An Old Friend With New Feathers
With a new camera I wanted to have the ability to evaluate what it is doing to better control the camera to obtain the best image quality. This process demands an objective tool like the good old ColorChecker to place a known subject content in an image that can be measured. I’ve used the letter-size Color Checker for more years than I can count, and frequently in my old days at Petersen’s PhotoGraphic when evaluating new color films. X-Rite now has the Color Checker and just released a new Passport version ideal for digital camera use and with many new capabilities and functions.

This new Color Checker Passport is a compact 5 by less than four inch hard plastic case with three internal panels. One of the panels is a new version of the classic Color Checker. Essentially the same 24 color patches newly refined for capture by a digital camera. A second page contains two rows of standard patches, a HSL color range of 8 patches on one side and a gray scale range on the the other. In the middle are two ranges of Creative Enhancement patches which can be used to shift the color temperature balance of a portrait or a landscape if the balanced gray adjustment needs to be warmer or richer in color. This adds to the correction capability of the ColorChecker to modify a subject that should have coolness or warmth that better suits particular photographic scene or subject. The third panel in the passport is a highly accurate panel to set a digital camera’s white balance for the illumination of the environment in which you are photographing. The entire Color Checker Passport system fits nicely into even the very small bag I use for my little Sigma DP1s camera.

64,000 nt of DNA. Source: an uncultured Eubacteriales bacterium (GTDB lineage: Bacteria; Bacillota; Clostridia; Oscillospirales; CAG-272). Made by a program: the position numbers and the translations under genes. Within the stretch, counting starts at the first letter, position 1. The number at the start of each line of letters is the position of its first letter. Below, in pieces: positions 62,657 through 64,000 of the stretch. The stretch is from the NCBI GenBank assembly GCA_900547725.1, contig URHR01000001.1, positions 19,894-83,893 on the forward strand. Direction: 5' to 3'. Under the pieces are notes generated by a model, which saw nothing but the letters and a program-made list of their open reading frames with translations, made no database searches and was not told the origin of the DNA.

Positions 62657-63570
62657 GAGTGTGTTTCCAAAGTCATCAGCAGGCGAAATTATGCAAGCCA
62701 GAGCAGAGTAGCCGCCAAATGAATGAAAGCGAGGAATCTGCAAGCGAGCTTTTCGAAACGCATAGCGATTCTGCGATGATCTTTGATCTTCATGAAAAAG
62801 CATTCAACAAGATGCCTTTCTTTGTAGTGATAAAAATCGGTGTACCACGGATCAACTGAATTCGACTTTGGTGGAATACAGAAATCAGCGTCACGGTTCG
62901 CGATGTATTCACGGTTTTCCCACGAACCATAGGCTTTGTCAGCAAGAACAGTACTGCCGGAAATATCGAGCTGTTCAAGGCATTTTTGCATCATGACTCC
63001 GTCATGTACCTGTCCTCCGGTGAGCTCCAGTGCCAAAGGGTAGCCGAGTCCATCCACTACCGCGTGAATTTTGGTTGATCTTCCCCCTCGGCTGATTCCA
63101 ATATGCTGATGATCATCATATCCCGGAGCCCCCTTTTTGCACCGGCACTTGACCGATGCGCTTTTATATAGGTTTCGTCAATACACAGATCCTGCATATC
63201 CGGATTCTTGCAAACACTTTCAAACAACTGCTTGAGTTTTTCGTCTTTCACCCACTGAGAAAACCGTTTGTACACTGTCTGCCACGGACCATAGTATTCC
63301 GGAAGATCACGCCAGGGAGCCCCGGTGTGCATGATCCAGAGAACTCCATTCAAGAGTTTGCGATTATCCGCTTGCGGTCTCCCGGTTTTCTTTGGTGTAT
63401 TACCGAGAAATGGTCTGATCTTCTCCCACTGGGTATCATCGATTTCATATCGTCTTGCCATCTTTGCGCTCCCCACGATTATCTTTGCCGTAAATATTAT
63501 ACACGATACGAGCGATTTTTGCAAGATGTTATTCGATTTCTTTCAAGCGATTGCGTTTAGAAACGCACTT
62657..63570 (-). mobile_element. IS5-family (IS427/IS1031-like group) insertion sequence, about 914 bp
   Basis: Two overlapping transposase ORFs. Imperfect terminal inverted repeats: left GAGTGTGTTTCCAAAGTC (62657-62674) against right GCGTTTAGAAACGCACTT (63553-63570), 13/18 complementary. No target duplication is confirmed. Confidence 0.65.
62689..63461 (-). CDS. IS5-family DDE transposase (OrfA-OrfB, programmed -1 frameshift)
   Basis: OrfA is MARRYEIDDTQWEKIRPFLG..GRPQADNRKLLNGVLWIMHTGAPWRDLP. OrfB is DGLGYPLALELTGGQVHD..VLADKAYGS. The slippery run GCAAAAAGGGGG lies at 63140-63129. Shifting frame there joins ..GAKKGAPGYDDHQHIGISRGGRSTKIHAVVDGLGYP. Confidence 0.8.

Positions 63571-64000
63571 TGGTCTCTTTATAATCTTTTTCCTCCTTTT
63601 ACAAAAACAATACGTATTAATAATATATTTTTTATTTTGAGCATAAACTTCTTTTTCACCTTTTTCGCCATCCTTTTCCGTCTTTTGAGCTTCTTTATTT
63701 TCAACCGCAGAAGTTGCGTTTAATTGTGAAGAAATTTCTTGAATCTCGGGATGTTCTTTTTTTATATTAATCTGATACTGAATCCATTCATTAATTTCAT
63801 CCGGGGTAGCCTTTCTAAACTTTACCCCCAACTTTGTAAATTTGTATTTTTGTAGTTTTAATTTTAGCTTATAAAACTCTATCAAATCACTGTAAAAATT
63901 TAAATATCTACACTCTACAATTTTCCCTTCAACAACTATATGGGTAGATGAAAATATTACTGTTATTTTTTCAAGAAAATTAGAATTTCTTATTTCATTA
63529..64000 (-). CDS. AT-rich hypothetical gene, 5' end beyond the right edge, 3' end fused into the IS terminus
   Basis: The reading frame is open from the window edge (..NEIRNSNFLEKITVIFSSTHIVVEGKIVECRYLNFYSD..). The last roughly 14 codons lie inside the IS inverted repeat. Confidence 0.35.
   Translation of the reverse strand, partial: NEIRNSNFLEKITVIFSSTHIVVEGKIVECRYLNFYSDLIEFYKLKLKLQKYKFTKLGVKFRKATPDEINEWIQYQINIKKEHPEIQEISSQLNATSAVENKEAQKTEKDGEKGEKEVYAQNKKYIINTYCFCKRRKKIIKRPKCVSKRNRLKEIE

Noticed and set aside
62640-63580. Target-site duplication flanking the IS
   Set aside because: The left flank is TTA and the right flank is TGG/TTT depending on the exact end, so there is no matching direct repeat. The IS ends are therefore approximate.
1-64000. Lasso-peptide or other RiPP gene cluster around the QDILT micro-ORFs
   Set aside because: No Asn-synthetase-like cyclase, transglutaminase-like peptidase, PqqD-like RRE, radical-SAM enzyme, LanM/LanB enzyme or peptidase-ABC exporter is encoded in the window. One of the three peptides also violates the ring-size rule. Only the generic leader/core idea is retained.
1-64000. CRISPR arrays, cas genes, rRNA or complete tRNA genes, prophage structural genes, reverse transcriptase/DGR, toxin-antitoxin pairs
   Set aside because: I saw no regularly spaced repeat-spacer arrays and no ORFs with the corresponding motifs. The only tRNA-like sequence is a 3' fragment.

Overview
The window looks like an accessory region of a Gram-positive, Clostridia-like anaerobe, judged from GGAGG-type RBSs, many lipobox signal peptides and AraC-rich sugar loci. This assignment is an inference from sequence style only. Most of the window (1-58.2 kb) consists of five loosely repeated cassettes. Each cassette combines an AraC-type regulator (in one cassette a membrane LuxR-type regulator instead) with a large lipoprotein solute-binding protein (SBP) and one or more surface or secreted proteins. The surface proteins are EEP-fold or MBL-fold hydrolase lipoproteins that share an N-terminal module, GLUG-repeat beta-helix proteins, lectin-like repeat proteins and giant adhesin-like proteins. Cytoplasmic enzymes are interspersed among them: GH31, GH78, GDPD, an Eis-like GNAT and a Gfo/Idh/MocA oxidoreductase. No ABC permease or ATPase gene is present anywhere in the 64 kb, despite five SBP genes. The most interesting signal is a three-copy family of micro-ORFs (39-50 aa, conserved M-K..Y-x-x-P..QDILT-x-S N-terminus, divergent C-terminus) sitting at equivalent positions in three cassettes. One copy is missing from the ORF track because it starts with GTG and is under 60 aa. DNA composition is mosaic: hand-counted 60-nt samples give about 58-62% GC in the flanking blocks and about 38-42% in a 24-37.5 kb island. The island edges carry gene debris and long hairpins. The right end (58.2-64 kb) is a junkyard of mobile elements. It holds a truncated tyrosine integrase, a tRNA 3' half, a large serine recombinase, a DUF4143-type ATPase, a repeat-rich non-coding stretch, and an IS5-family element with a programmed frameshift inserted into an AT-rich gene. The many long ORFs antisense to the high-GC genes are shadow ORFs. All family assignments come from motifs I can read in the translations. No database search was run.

The X-Rite Color Check Passport now contains three targets, the classic Color Checker, the Creative enhancement, and the White Balance target. And, it is also accompanied by a CD with software. For any photographer shooting in Raw format saves (excluding my Foveon based Sigma), Adobe Digital Camera Raw can be used to convert the image to the .DNG format, and then the file can be opened in the Passport application. This allows the creation of a profile for the digital camera from the reproduction of the digital image of the Color Checker for the shooting environment in which the Passport color Checker image file was made. Then this profile can be used in batch processing to bring all of the images made in that environment to the same color correction easily and effectively.

Yes the Color Checker Passport provides an easy way to profile a digital camera, and a way to quickly batch process digital camera Raw files to a color corrected adjustment. However, as we discovered over a decade ago profiling digital cameras is quite limited, a profile for one photography lighting and environment will not work for a different subject and lighting, a new profile has to be made for each different session of photography. But this is still an advantage for instance to many readers who make numerous shots of a school sports events - a shot of the Color Checker Passport for the lighting and environment can be used to adjust all of the images from the shoot.

If this sounds interesting check it out here.

I never expected I’d see the year 2010, but since I’m living in it I am trying to make it work - so far so good.